The Caracas Metro gets Odebrecht-ed

On the heels of overseeing the collapse of a crane in one of Brazil’s new World Cup stadiums, the Brazilian company Odebrecht continues to wreak havoc in construction sites all over the continent.

This time, armageddon happened in the future Las Mercedes station of the Caracas Metro, as the video shows.

I guess when you’re a firm that doesn’t compete on the merits, when you don’t participate in public tenders that force you to be on your game but, rather, you succeed thanks to the connections of your country’s political patrons … well, stuff like this happens. Regardless, the Odebrecht-ization of our country continues, and while this makes us get verklempt, it also gives us a tiny bit of schadenfreude.

(HT: @nmcrooks)

51 thoughts on “The Caracas Metro gets Odebrecht-ed

  1. Schadenfreude, Juan, Schadenfreude. “Schäden” is the plural, but even in Venezuela where there are so many Schäden, I think the preferred term is Schadenfreude.

    Public tender? When did I hear deputies asking time after time for pubic tenders in Venezuela?

  2. Senior Nagel, ‘verklemmt’ not ‘verklempt’ and it really doesn’t fit well in this context.
    “beschämt” cabe mejor, creo.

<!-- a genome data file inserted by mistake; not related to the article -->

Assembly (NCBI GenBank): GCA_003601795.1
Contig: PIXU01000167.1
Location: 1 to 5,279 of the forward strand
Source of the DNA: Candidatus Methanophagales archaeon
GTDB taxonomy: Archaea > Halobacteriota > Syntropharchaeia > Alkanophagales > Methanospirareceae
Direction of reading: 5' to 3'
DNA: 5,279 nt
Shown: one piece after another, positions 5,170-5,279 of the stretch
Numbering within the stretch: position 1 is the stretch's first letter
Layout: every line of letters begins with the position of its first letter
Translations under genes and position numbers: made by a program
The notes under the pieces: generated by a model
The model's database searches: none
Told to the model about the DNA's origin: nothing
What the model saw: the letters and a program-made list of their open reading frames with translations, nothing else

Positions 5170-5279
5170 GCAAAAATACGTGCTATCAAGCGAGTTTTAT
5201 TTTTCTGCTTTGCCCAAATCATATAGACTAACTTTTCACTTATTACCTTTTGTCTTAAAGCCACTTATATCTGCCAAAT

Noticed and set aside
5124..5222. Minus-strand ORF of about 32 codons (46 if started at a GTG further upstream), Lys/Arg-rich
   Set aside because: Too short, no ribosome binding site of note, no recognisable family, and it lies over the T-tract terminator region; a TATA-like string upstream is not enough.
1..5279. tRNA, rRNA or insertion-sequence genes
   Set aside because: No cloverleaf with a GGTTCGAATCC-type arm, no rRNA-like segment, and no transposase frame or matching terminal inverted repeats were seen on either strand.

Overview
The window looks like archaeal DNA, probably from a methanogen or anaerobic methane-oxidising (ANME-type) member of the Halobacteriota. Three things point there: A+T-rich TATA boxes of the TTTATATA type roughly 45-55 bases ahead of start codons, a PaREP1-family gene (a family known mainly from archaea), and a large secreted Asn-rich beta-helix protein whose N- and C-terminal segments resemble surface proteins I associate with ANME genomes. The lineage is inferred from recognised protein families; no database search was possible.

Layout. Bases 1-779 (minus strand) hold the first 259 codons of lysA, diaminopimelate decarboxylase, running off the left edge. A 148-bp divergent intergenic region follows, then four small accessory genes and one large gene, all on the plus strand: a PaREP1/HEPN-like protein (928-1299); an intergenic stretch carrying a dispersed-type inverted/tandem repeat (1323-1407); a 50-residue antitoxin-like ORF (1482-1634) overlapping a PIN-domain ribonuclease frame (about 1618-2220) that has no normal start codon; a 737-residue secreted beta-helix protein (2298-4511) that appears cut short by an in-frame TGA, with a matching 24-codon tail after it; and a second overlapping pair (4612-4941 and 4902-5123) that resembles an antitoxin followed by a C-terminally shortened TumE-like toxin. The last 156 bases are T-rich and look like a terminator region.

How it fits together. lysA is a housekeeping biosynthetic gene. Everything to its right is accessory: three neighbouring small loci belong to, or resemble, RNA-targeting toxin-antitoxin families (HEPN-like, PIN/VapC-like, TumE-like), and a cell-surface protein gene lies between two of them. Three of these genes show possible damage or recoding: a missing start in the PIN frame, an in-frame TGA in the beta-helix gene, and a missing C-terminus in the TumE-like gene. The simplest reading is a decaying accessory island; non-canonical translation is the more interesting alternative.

3. OT: Ramirez hints that gas prices will cover at least production costs. That means VEF 2.4 2.7 per liter.

    http://www.eluniversal.com/economia/131217/pdvsa-considera-precio-cercano-a-bs-26-por-litro-para-la-gasolina

    Quico had made the case for MUD to project the image of “We know how to solve this mess”, but I’m starting to feel we’re going to have an inverse scenario: Maduro taking advantage of the non-electoral 2014 to “soft devaluate” by shifting lots of sectors to SICAD instead of CADIVI; regular devaluate by increasing the CADIVI exchange rate (and SICAD with it), increasing gas prices and other measures to take pressure off of the PDVSA and BCV accounts; while MUD will be objecting at every step.

    Thoughts?

  4. I dont know, Odebrecht whether it competes or not for deals in Venezuela, is a world class construction company which has been doing huge projects all over the world, like the Miami Airport, Ritz Carlton hotels in various parts of the world and the Seven Oaks dam, I do not think of it as a failed company like the note suggests.

    • True. But clearly they’re oversight or management of this particular operation is painfully poor. The guy is YELLING at the operator… a serious/well managed company would at least use walkie-talkies, or something!

      • My Carib ancestors would have used red and yellow shields 450 years ago to signal when to keep pulling or stop! These guys on the video must be Otomacos, from Sabaneta or somewhere like that.

        • The issue isn’t the crane. As commenters on the video point out, you can see the concrete give way and provoke everything else. The support foot of the crane is exerting huge stresses on a man-made concrete wall not made for such forces.

          • “you can see the concrete give way” I can’t see that in the video, but it is the most likely explanation. But the question is who was in charge of the works? The cranes owner company or Odebrecht or other company? Who prepared the support area? They are using multi-million dollar cranes and not using adequate communication, nor preparing or inspecting the support area.